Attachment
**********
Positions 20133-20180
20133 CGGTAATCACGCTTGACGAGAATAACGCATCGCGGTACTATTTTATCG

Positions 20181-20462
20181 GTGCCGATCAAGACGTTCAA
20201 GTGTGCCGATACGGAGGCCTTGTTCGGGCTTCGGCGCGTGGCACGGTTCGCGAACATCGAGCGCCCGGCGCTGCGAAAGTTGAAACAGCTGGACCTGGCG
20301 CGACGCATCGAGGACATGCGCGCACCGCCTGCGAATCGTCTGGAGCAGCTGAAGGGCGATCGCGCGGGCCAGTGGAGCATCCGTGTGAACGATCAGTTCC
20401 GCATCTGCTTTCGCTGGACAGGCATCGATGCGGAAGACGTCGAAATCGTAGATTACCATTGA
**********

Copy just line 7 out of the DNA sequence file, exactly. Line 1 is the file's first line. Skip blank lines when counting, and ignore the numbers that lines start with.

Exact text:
20401 GCATCTGCTTTCGCTGGACAGGCATCGATGCGGAAGACGTCGAAATCGTAGATTACCATTGA